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Can I Use Grape Juice From The Grocery Store To Make Wine?

Posted on September 22, 2010 by Ed Kraus There have been 26 comment(s)

Welch's Grape Juice For Making WineHello Kraus,

I would like to know if wine can be made from 100% all natural grape juice in a can that you buy at your local grocery store if you use yeast and go through the process of wine making? Will the grape juice ferment?



Dear Curtis,

As a beginning winemaker, using Welch's grape juice is a great way to learn how to make your own wine. The resulting wine will not necessarily be prize-winning, but it will be well worth the effort.

The really neat part about it is you can make a few gallons of grape wine without having to worry about crushing the grapes and dealing with grape presses. You will still need, however, regular wine making materials such as wine yeast, yeast nutrient, wine tannin, etc.

You can use other brands besides Welch's. The main thing to remember is that the grape juice can not have any preservatives that would interfere with a fermentation. Examples of these would be: sodium bensoate or potassium sorbate. All of Welch's products are fine for fermentation.

Here's a basic recipe for making a gallon of Welch's grape wine. If you want to make 5 gallons, just times everything by 5, expect for the yeast. Each packet of yeast is good for 1 to 5 gallons of wine:

Wine Recipe
2- 64 oz. Welch's Grape Juice
1/2- lb. Cane Sugar
1- Package of Yeast (Red Star Montrachet)
1- Teaspoon Yeast Nutrient
3/4 - Teaspoon Acid Blend
1/8 - Teaspoon Grape Tannin

If you prefer, you can use Welch's Frozen Concentrate. Just reconstitute the concentrate with water as the directions from Welch's indicate. You can follow the 7 Easy Steps To Making Wine that are listed on our website. We also have other recipes you can use with these Easy Steps on our Wine Recipe Page.

I hope this information helps you out. If you have any other questions just let us know.

Happy Wine Making,
Customer Service
Ed Kraus is a 3rd generation home brewer/winemaker and has been an owner of E. C. Kraus since 1999. He has been helping individuals make better wine and beer for over 25 years.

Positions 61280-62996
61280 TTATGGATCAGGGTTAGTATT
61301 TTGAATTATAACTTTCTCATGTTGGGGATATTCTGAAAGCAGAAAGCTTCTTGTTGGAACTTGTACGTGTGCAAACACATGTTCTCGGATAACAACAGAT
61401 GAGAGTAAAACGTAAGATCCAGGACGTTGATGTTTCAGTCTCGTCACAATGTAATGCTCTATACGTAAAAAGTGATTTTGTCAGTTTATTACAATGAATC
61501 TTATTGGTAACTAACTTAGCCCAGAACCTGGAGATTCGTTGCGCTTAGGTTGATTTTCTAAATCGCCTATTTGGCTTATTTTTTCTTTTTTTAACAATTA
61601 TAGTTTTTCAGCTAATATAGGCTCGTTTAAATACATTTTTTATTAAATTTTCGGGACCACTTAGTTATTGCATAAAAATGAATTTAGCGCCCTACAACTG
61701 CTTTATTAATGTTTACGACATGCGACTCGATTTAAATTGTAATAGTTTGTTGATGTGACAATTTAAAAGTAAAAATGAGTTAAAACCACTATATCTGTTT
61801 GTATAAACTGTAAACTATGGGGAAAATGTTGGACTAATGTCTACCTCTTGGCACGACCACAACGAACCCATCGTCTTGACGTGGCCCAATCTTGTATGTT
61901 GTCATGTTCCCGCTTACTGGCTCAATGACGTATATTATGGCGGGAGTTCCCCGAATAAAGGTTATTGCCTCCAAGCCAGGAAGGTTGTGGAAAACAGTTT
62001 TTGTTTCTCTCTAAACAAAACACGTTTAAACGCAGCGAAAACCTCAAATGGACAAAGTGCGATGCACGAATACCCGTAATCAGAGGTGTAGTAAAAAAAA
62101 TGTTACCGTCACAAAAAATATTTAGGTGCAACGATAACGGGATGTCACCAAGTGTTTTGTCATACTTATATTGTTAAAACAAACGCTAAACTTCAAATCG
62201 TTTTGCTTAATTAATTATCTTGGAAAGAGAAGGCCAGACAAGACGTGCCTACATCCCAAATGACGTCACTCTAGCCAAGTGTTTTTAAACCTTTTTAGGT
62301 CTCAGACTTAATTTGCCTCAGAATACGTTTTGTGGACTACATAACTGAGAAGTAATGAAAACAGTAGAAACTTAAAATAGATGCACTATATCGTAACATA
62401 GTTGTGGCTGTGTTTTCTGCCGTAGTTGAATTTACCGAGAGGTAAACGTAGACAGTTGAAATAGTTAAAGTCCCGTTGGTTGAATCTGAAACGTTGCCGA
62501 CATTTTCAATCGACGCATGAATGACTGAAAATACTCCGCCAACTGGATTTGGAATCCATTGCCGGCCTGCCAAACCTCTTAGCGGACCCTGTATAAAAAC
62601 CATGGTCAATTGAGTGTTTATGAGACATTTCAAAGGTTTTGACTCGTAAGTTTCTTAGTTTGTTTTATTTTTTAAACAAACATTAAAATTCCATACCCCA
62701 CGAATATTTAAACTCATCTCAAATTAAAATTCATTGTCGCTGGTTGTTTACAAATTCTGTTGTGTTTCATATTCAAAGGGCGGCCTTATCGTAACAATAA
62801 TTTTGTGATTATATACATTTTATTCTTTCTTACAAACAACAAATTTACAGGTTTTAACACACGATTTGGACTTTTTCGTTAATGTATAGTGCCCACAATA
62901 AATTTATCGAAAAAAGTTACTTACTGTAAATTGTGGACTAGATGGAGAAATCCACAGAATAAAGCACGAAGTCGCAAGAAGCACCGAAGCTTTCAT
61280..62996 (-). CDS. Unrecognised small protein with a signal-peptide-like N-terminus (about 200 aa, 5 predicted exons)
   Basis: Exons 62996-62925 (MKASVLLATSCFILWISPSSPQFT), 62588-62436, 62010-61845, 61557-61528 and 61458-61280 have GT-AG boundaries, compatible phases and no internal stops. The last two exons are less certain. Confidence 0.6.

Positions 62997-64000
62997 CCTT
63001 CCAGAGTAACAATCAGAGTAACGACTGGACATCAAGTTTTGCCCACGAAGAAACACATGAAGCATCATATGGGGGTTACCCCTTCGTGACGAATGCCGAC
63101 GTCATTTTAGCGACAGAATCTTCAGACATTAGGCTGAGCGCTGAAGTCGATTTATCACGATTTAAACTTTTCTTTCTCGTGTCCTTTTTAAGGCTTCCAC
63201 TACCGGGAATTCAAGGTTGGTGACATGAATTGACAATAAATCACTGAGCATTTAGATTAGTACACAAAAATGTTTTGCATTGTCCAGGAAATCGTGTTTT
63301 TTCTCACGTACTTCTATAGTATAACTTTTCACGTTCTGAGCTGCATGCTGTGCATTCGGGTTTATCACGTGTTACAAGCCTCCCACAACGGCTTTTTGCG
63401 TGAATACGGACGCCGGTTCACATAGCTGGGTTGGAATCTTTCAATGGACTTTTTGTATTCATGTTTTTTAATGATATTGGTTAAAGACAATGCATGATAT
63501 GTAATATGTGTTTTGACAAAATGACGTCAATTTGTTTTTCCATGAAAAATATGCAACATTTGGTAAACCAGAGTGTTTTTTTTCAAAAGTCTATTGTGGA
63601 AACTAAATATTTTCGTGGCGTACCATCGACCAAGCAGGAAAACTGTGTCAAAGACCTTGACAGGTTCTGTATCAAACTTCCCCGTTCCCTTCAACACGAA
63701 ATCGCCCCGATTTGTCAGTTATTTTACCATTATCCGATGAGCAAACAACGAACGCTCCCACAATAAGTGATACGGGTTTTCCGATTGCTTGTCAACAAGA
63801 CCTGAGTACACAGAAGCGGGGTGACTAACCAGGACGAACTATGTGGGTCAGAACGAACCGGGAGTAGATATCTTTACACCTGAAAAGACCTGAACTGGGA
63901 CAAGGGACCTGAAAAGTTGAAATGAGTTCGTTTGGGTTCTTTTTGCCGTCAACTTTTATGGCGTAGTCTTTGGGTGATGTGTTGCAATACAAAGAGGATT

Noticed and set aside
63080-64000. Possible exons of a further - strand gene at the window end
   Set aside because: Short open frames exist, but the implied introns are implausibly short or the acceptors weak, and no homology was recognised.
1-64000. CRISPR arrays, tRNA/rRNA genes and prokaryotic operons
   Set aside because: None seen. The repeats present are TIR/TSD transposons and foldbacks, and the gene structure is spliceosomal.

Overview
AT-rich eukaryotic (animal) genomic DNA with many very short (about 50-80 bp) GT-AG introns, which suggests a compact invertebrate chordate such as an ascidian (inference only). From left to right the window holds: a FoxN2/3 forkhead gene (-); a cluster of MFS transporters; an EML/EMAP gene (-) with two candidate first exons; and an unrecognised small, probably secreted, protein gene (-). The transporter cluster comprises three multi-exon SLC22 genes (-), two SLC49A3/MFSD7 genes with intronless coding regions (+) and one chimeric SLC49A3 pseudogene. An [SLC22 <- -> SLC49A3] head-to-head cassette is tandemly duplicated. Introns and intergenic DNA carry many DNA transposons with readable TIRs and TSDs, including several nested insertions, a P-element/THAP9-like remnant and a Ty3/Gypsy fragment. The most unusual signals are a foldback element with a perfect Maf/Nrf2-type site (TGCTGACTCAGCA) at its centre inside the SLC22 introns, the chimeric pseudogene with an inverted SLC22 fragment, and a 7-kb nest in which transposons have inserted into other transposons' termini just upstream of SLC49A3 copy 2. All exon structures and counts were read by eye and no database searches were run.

This post was posted in Q&A, Wine Making Blog

26 Responses to Can I Use Grape Juice From The Grocery Store To Make Wine?

  • William Tate
    William Tate says:

    I have made wine from Welche`s grape juice and It seem to be better , or at least for me , if you use some water instead of all juice , but thats just me .

    Posted on May 13, 2012 at 4:22 am

  • Terry Hinely
    Terry Hinely says:

    I've been making wine for over four years and when fresh fruit isn't available I use Welches frozen Concord or White grape juice and the wine is awesome. We also make a wine we call Grapple, it's 12 cans grape juice and 4 cans Senica 100% apple juice. We add enough water to make five gallons. It usually ends up around 12% alcohol with a full body favor. Everyone thinks it's great. We follow the recipe in your supply book and we have never had a problem.

    I would also like to thank you for your informational newsletters. They answer a lot of my questions.

    Posted on June 10, 2012 at 2:04 pm

  • Glen Smith
    Glen Smith says:

    I use consentrated Grape juice, for red and white wines. I use 2 gallons grape juice with three gallon of water and 10 lbs of sugar. I use the campten tablets (crushed) at the begining of fermentation, and potassium sulfate to stop fermentation from starting again when ready to bottle.

    Posted on June 11, 2012 at 6:50 am

  • justin lemons
    justin lemons says:

    MR. Hinley, how much sugar did you use in the recipe you posted, if you don't mind me asking.

    thanks, justin

    Posted on July 10, 2012 at 7:10 pm

  • Greg Howard
    Greg Howard says: